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WHITE SHADOW
by Ace Atkins
Berkley, April 2007
416 pages
$7.99
ISBN: 0425214907


Buy in the UK | Buy in Canada

Ace Atkins is better known for his books set in the deep south featuring southerner Nick Travers who is a not only a blues fanatic but also quite good at solving mysteries. However, in WHITE SHADOW he has left this engaging character behind and written a noir crime novel set in the 1950s in Tampa.

The premise of WHITE SHADOW is based upon a real but hardly recalled murder of an old-time crime boss called Charlie Wall. Charlie in his heyday was a major mobster within the crowded Latin section of Tampa known as Ybor City. He was also a man with secrets that many would love to get their hands. It was these secrets that ultimately got him killed.

WHITE SHADOWS is also set during the time when Cuba was jumping and still considered to be the playground of the rich and famous. It was a time before Castro when jaunts between America and Cuba were frequent especially by crime figures and politicians who were more than willing to help themselves to the largesse of the President at the time Fulgencio Batista.

It was also a time when we see a young Fidel Castro (who at the time was not so much the alienated person he is now but a much more sympathetic person), as an up-and-coming political figure, a firebrand whose speeches articulated the troubles, despair and downtrodden Cuban; a person whose presence in Florida had more to do with raising money and spreading the word of the revolution than anything else.

The narrator of the story is a young, wholesome crime reporter called LB Turner, a friend of Charlie Wall and the only person in the story whose point of view is told in the first person. Turner may be a decent character but he is also burdened with a perilous enthusiasm for the truth and a helpless craving for a self-destructive woman.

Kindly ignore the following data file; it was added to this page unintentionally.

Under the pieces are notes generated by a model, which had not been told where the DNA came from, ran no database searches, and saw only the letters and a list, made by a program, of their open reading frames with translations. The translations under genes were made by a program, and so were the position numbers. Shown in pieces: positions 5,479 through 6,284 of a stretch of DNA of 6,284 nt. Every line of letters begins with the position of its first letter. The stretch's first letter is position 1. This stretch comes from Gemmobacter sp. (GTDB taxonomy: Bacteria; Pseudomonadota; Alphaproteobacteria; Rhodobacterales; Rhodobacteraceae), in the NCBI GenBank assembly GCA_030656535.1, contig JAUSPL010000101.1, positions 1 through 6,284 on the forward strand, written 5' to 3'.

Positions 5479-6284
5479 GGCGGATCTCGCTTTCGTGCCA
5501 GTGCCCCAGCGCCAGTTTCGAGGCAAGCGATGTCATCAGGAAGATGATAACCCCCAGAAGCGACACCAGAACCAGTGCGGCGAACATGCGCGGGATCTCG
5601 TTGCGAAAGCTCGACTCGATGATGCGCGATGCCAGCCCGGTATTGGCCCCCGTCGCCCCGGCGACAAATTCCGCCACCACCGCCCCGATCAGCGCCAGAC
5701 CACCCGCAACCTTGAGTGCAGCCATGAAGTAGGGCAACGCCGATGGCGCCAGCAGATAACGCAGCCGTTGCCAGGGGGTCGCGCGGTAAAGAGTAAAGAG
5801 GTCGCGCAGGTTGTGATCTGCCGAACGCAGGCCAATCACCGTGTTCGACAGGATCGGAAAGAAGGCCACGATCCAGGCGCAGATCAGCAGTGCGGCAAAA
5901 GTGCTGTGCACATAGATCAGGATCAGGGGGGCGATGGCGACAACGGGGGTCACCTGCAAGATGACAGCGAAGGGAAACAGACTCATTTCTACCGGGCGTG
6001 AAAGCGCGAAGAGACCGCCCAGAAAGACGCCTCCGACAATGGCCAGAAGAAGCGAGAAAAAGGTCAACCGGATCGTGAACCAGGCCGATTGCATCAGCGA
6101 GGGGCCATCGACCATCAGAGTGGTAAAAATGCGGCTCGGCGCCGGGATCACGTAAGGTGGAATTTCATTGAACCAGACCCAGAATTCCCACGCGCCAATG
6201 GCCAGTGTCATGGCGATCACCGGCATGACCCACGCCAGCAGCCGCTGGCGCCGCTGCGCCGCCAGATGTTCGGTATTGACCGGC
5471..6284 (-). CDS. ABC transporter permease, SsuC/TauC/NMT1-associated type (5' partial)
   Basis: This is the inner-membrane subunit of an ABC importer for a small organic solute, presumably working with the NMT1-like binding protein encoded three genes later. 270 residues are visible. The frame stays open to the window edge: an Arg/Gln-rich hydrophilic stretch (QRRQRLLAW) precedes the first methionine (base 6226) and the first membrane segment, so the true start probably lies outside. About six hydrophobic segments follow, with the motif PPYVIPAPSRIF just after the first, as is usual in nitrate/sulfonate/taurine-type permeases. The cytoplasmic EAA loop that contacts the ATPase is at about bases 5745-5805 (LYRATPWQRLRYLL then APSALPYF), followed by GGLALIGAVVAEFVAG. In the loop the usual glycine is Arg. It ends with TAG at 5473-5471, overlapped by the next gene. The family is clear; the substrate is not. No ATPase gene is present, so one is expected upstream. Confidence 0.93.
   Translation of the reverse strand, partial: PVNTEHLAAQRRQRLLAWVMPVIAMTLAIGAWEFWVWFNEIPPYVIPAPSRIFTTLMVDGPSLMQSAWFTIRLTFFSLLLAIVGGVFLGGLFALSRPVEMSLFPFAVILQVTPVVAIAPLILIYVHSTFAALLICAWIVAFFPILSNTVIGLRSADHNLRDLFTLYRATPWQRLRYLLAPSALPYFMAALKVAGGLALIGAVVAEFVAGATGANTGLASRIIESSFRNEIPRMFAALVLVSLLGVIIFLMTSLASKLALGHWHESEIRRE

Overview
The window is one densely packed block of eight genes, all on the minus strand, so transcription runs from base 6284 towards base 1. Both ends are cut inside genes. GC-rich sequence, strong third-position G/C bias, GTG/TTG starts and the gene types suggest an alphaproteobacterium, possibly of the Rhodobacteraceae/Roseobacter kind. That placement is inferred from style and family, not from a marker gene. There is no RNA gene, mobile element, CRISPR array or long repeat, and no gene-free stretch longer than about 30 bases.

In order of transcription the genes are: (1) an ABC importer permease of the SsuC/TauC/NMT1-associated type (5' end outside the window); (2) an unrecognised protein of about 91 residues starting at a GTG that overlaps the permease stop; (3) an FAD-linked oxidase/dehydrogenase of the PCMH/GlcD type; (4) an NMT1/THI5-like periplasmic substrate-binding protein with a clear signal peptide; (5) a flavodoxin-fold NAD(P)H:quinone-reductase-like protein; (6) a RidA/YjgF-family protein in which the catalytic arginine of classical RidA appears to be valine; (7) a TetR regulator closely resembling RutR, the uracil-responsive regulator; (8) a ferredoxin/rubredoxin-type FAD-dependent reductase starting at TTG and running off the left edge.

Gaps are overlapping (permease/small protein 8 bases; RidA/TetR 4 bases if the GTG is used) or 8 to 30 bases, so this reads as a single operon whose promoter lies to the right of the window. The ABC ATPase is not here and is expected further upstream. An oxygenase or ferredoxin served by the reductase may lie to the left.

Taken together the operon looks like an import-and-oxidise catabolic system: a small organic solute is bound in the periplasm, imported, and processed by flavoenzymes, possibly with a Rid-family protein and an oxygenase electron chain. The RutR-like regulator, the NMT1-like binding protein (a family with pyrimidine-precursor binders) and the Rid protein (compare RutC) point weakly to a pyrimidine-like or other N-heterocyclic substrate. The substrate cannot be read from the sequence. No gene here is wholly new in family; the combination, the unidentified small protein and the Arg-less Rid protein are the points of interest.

The rich and heady background created by Atkins drags the reader into the sweaty milieu of cigar factories coupled with the strong perspiring smell of the workers who toiled away in the factories mingled with the luscious odour of olive oil.

WHITE SHADOWS is an extremely enjoyable book, and what makes it so good is the multi-layered cast of characters, which add to the intensity of the story, from the various women with dubious morals whose behaviour (especially that of Lucrezia) is as distressing as they could be under the circumstances to the terse cop Ed Dodge who finds himself wallowing in a dirty mire of corruption and sleaze (and thatís just amongst his own colleagues).

It is some times hard to blend a mixture of fiction and non-fiction into a novel that is as rich and as satisfying as WHITE SHADOW but Ace Atkins has managed to pull it off with aplomb especially as one can hear the beat of the Latin music pulsating its way throughout the book.

Reviewed by Ayo Onatade, June 2007

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Contact: Yvonne Klein (ymk@reviewingtheevidence.com)


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